What is the history of Fasching?

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We know from an account by the medieval German poet Wolfram von Eschenbach that Fasching was celebrated in Germany as early as the 13th Century. However, its roots most certainly go back much further. Fasching incorporates many pre-Christian pagan beliefs with Catholic tradition and was likely celebrated as a festival...

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We know from an account by the medieval German poet Wolfram von Eschenbach that Fasching was celebrated in Germany as early as the 13th Century. However, its roots most certainly go back much further. Fasching incorporates many pre-Christian pagan beliefs with Catholic tradition and was likely celebrated as a festival to celebrate the coming of spring going back many centuries.

Germanic pagan traditions likely combined with those of Rome to create this celebration in its earlier forms. Before Christianity, it was seen as a way to drive away the winter spirits and welcome those of spring. As such, it is a celebration of the coming fertility of the season.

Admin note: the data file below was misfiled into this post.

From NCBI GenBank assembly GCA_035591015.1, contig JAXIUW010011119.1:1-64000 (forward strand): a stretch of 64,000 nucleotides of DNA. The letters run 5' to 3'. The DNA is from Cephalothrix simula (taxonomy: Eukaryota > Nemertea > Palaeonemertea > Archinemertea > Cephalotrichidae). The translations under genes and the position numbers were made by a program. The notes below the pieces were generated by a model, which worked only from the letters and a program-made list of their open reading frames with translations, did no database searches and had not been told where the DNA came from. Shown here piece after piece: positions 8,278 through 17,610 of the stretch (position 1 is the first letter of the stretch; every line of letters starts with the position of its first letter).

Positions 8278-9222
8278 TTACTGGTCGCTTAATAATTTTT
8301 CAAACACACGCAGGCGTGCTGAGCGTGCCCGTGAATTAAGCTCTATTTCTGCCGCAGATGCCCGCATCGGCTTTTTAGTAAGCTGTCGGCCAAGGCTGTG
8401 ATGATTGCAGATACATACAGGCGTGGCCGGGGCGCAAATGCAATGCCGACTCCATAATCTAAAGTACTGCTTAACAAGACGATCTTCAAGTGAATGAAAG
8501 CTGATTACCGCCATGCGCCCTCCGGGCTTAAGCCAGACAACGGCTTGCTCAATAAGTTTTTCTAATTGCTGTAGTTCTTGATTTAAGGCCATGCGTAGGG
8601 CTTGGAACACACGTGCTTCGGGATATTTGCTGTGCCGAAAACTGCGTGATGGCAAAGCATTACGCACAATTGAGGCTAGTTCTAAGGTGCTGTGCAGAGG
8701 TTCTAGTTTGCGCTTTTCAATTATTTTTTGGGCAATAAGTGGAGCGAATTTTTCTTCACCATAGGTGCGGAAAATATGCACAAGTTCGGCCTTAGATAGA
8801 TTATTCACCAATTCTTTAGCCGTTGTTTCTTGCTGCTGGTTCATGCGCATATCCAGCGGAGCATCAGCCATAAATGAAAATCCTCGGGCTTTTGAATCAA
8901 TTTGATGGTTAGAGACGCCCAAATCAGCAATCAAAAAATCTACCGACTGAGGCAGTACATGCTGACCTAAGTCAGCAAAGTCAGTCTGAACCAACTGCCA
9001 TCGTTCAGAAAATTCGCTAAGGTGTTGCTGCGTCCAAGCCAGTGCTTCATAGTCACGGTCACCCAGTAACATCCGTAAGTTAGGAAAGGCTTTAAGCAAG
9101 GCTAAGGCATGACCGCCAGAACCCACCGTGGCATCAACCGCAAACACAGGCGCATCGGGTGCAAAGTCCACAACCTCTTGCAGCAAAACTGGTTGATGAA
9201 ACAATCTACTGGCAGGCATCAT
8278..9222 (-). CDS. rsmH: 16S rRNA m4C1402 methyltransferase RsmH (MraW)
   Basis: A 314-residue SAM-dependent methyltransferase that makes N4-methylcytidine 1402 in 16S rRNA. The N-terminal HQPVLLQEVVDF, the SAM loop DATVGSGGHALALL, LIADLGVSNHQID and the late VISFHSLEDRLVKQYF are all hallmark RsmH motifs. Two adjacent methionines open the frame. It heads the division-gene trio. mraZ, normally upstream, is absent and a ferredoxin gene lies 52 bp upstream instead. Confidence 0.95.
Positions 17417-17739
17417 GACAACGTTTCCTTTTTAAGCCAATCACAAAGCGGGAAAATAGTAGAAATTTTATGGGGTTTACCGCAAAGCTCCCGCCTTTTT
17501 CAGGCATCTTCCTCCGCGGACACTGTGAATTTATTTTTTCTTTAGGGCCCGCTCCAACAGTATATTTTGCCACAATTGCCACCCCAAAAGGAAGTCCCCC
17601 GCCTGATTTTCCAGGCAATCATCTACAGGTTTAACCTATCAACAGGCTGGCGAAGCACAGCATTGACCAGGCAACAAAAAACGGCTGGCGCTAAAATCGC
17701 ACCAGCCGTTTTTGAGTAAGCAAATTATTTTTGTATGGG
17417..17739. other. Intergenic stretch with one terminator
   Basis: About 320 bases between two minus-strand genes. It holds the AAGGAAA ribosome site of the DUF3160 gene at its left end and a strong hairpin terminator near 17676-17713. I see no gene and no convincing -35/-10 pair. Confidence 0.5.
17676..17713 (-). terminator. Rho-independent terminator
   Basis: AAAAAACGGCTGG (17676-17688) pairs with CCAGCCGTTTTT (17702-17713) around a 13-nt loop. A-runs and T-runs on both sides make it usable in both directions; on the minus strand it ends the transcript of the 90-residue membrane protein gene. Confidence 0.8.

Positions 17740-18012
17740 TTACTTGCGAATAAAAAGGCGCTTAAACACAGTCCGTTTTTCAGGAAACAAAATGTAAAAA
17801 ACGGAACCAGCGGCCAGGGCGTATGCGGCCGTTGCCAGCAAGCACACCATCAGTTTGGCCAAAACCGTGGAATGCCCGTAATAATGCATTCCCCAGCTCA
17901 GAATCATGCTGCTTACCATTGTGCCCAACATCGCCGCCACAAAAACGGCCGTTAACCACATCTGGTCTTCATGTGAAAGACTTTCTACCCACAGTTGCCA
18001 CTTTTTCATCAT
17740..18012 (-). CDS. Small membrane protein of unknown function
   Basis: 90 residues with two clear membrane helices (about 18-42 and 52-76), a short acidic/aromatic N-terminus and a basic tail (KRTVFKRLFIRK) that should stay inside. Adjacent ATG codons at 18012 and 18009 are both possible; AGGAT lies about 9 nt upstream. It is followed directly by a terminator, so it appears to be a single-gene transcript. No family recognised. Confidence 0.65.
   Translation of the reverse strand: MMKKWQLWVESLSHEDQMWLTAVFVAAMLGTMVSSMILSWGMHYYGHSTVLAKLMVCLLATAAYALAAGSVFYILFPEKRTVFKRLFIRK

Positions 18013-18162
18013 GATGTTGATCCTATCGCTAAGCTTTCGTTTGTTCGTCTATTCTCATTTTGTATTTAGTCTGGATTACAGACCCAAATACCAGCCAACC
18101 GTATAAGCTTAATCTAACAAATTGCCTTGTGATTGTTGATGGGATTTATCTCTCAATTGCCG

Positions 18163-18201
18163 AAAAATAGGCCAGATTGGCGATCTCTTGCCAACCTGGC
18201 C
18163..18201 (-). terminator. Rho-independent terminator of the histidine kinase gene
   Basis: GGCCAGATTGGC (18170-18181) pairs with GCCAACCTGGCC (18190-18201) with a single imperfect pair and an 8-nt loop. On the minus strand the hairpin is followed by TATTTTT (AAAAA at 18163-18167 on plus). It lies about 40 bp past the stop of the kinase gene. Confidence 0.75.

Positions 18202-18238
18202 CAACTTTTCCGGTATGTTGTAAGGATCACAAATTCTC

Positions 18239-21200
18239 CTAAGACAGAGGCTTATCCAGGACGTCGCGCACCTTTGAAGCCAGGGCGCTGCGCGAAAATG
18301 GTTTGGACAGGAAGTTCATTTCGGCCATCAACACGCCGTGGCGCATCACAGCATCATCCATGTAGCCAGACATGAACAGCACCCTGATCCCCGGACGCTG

Furthermore, Fasching is a celebration of role reversals, with the daily norms being turned upside down. Women were given symbolic roles of power, madmen and lunatics were given seats on the town board, servants gave orders to their masters, and noisy parades of ribald drinkers took to the streets. This is likely an adaptation of the Roman festival of Saturnalia.

The festival was also associated with a feast for all people of the community. This was a big deal, since the end of winter was usually a time of hunger for the poor. On this day, winter stores of lard, butter, and salted meat were emptied out to serve as a public feast alongside selected livestock which were held in reserve for just this occasion. Fasching was a time for indulgence of the practices that would soon be given up for Lent.

While Fasching remains celebrated by many German Catholics, it was largely abandoned in many areas during the Protestant Reformation. The reformers of the 16th century saw Fasching as a symbol of the excessiveness of the Catholic Church and therefore distanced themselves from the celebration.

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